I stayed behind at the resource centre* for an extra hour this evening while C and I debated the merits of women-only spaces. Our library is not strictly a women-only space, in that we allow men to become members and borrow, but we don’t have male staff members or volunteers. Someone questioned the validity of this recently, and I’m not sure I disagree with him – which has left me feeling kind of weird about things at work.

So anyway, it came up this evening, and C and I had an incredibly lengthy debate about it. It was kind of great, and kind of awful. I mean, I have never had so heated a debate with someone I consider a good friend before, so that was the great part (in that I vehemently disagree with her, but we’ll be okay outside of the confines of our disagreement and I felt comfortable arguing with her). But it was really intense, and my hands and voice had started to shake by the end just from all the pent-up energy.

It’s not so much that I can’t see myself ever being persuaded of the benefits of women-only spaces – I can see why you might want a women-only rape crisis centre, and there’s a local swimming pool that holds a women-only afternoon once a week so that Muslim (and other) women can swim, which I think is kind of brilliant, and I’m intrigued by our tiny selection of lesbian separatist literature – but C took this bizarrely essentialist line that really got my back up. Where I was arguing “feminists”, she was arguing “women”, i.e. things are the way they are because of vaginas and penises, not because of political structures. I was arguing that we should be trying to change the world (we are a library full of information on gender and discrimination; we should be doing everything we can to spread that information far and wide, and it doesn’t matter who’s behind the desk), and she was arguing that the world is so full of hostile forces that we, as women, should just retreat to our own spaces, because they are the only safe spaces. She kept saying that if we ever employed a man, he would end up taking over the place and subverting the good work we do, and our library would become just like any other library.

My argument is that, as a feminist library, we are guided by feminist principles and, like any organisation, we have all sorts of screening processes when hiring new employees (job interviews, reference checks). These things should be protection enough. By suggesting that we shouldn’t exclude men as a rule from our staff or volunteer pool, I’m not saying that we should invite the cast of The Footy Show to rewrite our mission statement, I’m just saying that people with penises are as capable of advocating and supporting feminism as we are. I don’t see the point of a society where there is no way forward; where we sit around doing our own thing and having our consciousnesses raised, but have to forever buck against the same system because we don’t want to risk sharing that consciousness and changing the system. The suggestion that gender (or class, or ethnic) barriers are so hard and fast that no identity group will ever really understand another is so limiting – if we could only understand people whose life experiences were exactly like our own, where would we be? And we’re talking about political ideology, not biology. Education can only be a positive thing; and you have to be able to do something with that education, right? I am upset that there are misogynists in the world, but isn’t the ideal solution to change their minds? As far as I can tell, C thinks that some level of misogyny is the inevitable consequence of being male.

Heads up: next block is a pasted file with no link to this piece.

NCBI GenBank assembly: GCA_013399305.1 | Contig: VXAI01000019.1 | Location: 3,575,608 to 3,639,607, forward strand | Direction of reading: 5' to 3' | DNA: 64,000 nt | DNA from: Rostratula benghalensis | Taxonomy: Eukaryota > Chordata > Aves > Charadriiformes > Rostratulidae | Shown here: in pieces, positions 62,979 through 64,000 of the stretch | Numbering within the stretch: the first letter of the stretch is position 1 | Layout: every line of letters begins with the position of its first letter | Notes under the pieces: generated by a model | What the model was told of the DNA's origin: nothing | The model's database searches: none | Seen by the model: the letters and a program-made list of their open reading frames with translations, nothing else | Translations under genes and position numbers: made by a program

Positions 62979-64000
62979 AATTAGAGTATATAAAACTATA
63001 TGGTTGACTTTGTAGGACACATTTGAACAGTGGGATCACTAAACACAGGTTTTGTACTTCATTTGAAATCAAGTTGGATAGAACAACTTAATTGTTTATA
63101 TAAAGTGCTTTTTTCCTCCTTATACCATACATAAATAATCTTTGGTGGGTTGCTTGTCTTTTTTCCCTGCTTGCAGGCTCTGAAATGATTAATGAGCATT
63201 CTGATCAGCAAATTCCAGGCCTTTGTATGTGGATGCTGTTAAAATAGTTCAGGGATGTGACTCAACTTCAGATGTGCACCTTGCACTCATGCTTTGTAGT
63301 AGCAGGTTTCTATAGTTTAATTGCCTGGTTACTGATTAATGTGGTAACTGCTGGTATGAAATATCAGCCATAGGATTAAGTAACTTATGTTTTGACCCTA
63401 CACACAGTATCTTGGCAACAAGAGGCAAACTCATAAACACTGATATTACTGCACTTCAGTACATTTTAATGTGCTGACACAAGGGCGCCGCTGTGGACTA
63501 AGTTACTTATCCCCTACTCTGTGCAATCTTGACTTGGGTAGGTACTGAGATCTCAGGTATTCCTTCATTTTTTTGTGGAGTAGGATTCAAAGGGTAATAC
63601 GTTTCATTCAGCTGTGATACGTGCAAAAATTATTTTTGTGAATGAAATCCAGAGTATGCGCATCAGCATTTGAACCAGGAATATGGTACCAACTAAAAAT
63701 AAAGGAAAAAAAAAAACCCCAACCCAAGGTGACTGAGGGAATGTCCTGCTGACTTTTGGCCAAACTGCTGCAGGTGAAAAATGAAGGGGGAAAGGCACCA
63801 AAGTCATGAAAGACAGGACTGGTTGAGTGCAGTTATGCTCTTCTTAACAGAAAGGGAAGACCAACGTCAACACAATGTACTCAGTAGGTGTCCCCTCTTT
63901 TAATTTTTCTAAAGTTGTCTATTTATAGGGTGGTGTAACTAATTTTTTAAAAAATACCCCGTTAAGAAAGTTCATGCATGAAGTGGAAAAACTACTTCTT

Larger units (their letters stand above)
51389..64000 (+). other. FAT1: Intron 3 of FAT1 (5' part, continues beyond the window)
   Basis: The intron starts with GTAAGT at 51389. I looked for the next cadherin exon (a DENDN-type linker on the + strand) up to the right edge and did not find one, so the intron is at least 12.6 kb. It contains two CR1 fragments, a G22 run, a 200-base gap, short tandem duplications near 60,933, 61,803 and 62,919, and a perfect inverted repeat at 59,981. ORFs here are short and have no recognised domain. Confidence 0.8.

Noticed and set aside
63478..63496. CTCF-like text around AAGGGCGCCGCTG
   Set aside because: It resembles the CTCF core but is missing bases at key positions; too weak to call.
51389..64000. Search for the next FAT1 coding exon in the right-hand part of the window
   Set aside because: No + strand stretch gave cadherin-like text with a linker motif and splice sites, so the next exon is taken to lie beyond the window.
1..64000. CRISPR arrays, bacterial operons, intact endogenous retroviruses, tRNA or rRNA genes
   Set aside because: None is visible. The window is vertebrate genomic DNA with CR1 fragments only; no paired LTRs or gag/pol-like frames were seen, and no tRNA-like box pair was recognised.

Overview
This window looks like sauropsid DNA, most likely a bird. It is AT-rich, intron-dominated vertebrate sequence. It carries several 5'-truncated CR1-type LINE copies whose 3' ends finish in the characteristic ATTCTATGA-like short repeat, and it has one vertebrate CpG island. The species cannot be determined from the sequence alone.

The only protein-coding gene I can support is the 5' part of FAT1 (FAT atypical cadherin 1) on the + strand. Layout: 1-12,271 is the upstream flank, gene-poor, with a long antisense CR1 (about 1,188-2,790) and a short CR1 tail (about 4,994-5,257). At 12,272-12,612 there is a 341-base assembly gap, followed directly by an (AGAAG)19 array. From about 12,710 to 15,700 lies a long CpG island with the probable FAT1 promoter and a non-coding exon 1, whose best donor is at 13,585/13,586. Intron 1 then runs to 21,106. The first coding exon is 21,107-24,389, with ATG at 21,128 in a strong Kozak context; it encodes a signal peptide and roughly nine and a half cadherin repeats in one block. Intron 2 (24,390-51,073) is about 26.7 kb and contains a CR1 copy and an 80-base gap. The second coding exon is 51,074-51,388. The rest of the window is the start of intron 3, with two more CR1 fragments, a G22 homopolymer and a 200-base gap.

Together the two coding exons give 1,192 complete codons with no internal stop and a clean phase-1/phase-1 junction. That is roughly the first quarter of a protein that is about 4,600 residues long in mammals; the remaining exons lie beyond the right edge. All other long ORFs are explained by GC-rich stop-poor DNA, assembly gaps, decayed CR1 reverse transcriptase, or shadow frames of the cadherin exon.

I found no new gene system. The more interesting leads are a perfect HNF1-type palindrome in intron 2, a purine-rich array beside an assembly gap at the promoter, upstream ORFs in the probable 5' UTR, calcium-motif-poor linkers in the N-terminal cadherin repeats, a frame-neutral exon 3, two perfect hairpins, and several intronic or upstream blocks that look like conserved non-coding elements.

I guess the real argument against my position is that we are a potential source of information for women looking to get out of situations of domestic violence, or for women who are survivors of sexual abuse or assault, who might feel uncomfortable asking for help from a male librarian. And I’m not sure where I stand on that. On the one hand, I would hate for anything to make life more difficult for those women. But on the other hand, they do not make up the bulk of our patrons, most of whom are are Women’s Studies students or people looking for lesbian resources. And we are not a counselling service. There are a number of women’s crisis and counselling services around town, to whom we refer clients when necessary. The other issue is that we get very few patrons at all these days, because schools are discontinuing their Women’s Studies programs and we are becoming something of an anachronism because our collection is not very up-to-date. We have to really grovel for funding. I kind of feel that if we shifted our focus to “gender” rather than “women”, we might become more relevant again.

Another thing C was saying was that, by employing a man, we would be taking a job away from a woman – is there some missing link in my thinking? Because that doesn’t make any sense to me. It’s not that I don’t believe in affirmative action – I do – but I just don’t see that the feminist thing to do is to only ever hire women, even as volunteers. Am I so set in my own side of the debate, after so forcefully trying to put forward my case for an hour, that I’m starting to contradict my own principles?

Anyway, after that little diatribe – what do you think about women-only spaces? Are they a good idea? Are they a necessary idea? Are they only a good idea in certain arenas (health services, for example)? Do they make you feel safer? If so, how do you feel outside of those spaces?

Thank you for letting me rant.

* A feminist special library, for anyone not clear on that.

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